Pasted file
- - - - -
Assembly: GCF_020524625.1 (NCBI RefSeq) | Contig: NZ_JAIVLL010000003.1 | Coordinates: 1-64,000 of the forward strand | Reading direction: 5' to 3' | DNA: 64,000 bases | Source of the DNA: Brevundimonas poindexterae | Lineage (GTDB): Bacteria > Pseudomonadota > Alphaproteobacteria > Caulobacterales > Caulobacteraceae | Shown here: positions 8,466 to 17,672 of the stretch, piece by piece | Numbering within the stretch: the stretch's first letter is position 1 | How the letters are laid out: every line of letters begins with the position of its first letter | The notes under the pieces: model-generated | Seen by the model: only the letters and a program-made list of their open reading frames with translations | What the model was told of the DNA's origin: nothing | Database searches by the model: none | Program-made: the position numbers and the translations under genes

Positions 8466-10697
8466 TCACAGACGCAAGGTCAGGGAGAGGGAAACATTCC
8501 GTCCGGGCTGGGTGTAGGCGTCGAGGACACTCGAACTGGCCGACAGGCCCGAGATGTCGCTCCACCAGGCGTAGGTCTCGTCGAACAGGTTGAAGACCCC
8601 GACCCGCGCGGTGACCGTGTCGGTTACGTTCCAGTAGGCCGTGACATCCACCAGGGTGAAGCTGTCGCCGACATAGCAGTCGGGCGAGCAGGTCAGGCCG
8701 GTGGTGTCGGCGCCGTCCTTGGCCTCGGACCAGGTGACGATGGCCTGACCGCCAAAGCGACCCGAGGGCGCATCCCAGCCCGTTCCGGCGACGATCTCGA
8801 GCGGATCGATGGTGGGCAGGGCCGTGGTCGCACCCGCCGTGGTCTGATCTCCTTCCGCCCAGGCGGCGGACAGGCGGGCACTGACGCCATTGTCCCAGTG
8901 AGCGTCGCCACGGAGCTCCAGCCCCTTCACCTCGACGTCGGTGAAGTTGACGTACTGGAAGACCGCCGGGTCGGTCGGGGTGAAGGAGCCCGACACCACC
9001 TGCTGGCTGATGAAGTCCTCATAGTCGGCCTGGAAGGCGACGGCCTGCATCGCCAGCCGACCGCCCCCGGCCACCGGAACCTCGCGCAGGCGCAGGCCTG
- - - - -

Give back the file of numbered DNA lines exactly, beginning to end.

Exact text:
Assembly: GCF_020524625.1 (NCBI RefSeq) | Contig: NZ_JAIVLL010000003.1 | Coordinates: 1-64,000 of the forward strand | Reading direction: 5' to 3' | DNA: 64,000 bases | Source of the DNA: Brevundimonas poindexterae | Lineage (GTDB): Bacteria > Pseudomonadota > Alphaproteobacteria > Caulobacterales > Caulobacteraceae | Shown here: positions 8,466 to 17,672 of the stretch, piece by piece | Numbering within the stretch: the stretch's first letter is position 1 | How the letters are laid out: every line of letters begins with the position of its first letter | The notes under the pieces: model-generated | Seen by the model: only the letters and a program-made list of their open reading frames with translations | What the model was told of the DNA's origin: nothing | Database searches by the model: none | Program-made: the position numbers and the translations under genes

Positions 8466-10697
8466 TCACAGACGCAAGGTCAGGGAGAGGGAAACATTCC
8501 GTCCGGGCTGGGTGTAGGCGTCGAGGACACTCGAACTGGCCGACAGGCCCGAGATGTCGCTCCACCAGGCGTAGGTCTCGTCGAACAGGTTGAAGACCCC
8601 GACCCGCGCGGTGACCGTGTCGGTTACGTTCCAGTAGGCCGTGACATCCACCAGGGTGAAGCTGTCGCCGACATAGCAGTCGGGCGAGCAGGTCAGGCCG
8701 GTGGTGTCGGCGCCGTCCTTGGCCTCGGACCAGGTGACGATGGCCTGACCGCCAAAGCGACCCGAGGGCGCATCCCAGCCCGTTCCGGCGACGATCTCGA
8801 GCGGATCGATGGTGGGCAGGGCCGTGGTCGCACCCGCCGTGGTCTGATCTCCTTCCGCCCAGGCGGCGGACAGGCGGGCACTGACGCCATTGTCCCAGTG
8901 AGCGTCGCCACGGAGCTCCAGCCCCTTCACCTCGACGTCGGTGAAGTTGACGTACTGGAAGACCGCCGGGTCGGTCGGGGTGAAGGAGCCCGACACCACC
9001 TGCTGGCTGATGAAGTCCTCATAGTCGGCCTGGAAGGCGACGGCCTGCATCGCCAGCCGACCGCCCCCGGCCACCGGAACCTCGCGCAGGCGCAGGCCTG